Exxon Mobil Corp. said today that 4,200 gallons of "produced water" were spilled from a Pennsylvania natural gas well site of company subsidiary XTO Energy in Pennsylvania as a result of a valve being left open on a storage tank. The Pennsylvania Department of Environmental Protection (DEP) said the dirty water polluted a nearby stream and a spring.
Rachael Moore, a spokeswoman for Irving-based Exxon Mobil, said in an e-mail response to Star-Telegram questions that Fort Worth-based XTO "is taking steps to avoid this...happening again in the future."
Produced water is coughed up from deep underground along with gas produced from a well. The spill was of produced water, rather than from "hydraulic fracturing fluid" used in fracturing wells, as stated in a prior DEP news release, Moore said. Produced water is typically polluted, salty water that isn't safe to drink and may contain potentially toxic chemicals and metals.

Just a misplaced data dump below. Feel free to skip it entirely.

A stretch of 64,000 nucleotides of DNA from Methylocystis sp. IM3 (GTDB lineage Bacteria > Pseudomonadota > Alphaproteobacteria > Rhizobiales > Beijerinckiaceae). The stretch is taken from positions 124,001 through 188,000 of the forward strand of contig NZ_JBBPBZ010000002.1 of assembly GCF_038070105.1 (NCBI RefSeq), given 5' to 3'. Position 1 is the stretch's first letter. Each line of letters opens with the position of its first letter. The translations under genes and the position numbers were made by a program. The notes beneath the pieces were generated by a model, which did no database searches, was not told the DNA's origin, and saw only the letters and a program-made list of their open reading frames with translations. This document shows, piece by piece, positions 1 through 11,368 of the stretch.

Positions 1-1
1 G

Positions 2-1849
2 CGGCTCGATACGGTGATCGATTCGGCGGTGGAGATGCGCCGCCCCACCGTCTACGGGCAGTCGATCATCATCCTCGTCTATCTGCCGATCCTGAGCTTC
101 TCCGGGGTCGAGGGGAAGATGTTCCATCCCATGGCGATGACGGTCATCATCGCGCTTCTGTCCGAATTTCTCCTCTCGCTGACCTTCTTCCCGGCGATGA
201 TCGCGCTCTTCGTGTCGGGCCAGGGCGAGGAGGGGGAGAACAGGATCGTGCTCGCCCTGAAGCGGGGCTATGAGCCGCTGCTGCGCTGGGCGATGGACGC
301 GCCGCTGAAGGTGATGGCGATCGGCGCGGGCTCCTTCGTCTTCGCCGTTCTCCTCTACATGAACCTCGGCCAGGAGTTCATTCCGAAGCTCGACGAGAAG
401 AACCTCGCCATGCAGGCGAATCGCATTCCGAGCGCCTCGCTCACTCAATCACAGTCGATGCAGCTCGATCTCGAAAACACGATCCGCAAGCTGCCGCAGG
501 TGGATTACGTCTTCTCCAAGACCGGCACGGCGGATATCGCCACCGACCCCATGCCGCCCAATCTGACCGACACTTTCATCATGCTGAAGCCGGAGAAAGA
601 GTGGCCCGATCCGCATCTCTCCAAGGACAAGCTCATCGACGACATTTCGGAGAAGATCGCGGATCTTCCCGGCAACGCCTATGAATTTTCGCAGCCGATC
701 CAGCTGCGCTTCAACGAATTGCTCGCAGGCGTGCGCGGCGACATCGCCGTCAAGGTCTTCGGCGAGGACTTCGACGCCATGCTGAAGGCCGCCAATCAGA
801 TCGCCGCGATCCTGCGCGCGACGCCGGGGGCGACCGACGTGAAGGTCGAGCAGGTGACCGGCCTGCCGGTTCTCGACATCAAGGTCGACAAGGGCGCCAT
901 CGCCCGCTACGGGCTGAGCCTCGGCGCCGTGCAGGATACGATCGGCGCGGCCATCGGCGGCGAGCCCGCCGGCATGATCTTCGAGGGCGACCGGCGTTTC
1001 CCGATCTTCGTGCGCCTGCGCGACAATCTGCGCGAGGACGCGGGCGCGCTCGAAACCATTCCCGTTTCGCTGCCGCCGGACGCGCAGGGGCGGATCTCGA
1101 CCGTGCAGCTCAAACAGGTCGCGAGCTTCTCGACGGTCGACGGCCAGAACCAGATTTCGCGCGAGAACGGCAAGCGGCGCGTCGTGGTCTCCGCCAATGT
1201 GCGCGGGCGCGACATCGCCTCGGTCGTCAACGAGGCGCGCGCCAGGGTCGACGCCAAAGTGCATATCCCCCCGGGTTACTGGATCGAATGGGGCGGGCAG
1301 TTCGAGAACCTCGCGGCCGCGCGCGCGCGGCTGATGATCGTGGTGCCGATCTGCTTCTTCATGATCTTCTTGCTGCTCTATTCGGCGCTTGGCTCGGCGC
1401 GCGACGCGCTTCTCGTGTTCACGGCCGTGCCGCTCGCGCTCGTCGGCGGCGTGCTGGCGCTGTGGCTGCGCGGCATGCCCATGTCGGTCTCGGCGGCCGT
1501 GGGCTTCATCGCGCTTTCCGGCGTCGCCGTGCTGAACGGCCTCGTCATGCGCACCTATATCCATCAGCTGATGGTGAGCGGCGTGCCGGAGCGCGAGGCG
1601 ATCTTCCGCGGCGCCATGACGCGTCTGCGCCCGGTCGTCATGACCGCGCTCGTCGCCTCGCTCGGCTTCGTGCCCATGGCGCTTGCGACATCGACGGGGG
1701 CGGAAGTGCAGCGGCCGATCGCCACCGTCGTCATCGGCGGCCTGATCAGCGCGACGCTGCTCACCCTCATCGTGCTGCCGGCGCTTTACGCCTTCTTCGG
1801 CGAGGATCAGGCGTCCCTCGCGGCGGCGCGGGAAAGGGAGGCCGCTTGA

DEP spokesman Daniel Spadoni told the Star-Telegram today that XTO originally estimated the spill at more than 13,000 gallons and also previously told the agency that the spilled water was "frack flowback fluid," the mix of water, sand and chemicals used in hydraulic fracturing of wells.
Moore said XTO determined the spill was 4,200 gallons after "a thorough review of inventory records" and that the 13,000-plus figure was an earlier "worst-case estimate" that proved inaccurate.
Spadoni said XTO probably will be sent a notice early next week, outlining what regulations it violated and the potential penalties.
The spill occurred at XTO's "Marquardt site" in Lycoming County in north central Pennsylvania (not southwest Pennsylvania, as the Barnett Shale Blog said in a prior post).
--Jack Z. Smith
See the full story in Thursday's Star-Telegram.